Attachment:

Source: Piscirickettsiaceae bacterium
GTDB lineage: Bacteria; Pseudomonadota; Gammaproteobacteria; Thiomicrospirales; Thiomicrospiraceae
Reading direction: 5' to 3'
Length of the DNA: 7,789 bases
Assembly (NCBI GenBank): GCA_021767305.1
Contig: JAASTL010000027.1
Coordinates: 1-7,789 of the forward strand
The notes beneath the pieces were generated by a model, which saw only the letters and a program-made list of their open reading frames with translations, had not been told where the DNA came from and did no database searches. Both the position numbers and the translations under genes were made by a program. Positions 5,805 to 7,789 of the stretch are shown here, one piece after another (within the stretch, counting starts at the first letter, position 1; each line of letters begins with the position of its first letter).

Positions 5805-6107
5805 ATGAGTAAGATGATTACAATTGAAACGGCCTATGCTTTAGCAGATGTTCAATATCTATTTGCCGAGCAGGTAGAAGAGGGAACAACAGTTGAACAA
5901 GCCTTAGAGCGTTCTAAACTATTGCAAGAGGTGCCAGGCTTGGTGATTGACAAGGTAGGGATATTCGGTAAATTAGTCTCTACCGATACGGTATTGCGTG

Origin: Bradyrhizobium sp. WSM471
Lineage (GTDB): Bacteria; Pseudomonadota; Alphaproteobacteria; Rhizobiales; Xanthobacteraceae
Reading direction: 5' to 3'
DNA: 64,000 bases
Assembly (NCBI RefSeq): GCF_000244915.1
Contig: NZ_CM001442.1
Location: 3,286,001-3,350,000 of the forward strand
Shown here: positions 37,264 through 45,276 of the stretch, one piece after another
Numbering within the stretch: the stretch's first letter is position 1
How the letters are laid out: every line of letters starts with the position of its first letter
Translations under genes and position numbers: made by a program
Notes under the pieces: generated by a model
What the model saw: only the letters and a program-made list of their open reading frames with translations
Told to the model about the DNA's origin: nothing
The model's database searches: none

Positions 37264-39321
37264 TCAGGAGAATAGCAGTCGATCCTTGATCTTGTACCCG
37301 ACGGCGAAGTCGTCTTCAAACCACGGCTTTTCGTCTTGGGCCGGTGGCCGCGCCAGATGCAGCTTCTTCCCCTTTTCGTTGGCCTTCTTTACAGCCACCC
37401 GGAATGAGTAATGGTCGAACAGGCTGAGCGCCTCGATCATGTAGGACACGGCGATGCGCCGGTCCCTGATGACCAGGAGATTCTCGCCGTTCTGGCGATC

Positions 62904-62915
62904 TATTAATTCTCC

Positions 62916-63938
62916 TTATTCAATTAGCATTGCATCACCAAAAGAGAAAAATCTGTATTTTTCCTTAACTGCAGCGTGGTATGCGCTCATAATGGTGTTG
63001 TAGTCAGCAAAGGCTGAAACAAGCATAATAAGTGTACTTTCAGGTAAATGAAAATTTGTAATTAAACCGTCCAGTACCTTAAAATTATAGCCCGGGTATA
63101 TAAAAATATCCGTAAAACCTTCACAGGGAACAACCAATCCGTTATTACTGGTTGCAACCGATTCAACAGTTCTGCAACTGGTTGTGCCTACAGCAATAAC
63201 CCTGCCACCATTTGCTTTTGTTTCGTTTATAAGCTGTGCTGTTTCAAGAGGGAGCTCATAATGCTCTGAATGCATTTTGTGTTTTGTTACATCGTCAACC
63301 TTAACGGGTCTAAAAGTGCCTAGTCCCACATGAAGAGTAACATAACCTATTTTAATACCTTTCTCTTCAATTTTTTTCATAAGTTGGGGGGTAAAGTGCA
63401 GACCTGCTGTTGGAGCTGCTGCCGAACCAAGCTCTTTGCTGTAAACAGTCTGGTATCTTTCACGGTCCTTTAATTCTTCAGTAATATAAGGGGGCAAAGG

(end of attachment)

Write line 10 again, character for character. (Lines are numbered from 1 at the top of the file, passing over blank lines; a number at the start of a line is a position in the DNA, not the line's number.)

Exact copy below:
5805 ATGAGTAAGATGATTACAATTGAAACGGCCTATGCTTTAGCAGATGTTCAATATCTATTTGCCGAGCAGGTAGAAGAGGGAACAACAGTTGAACAA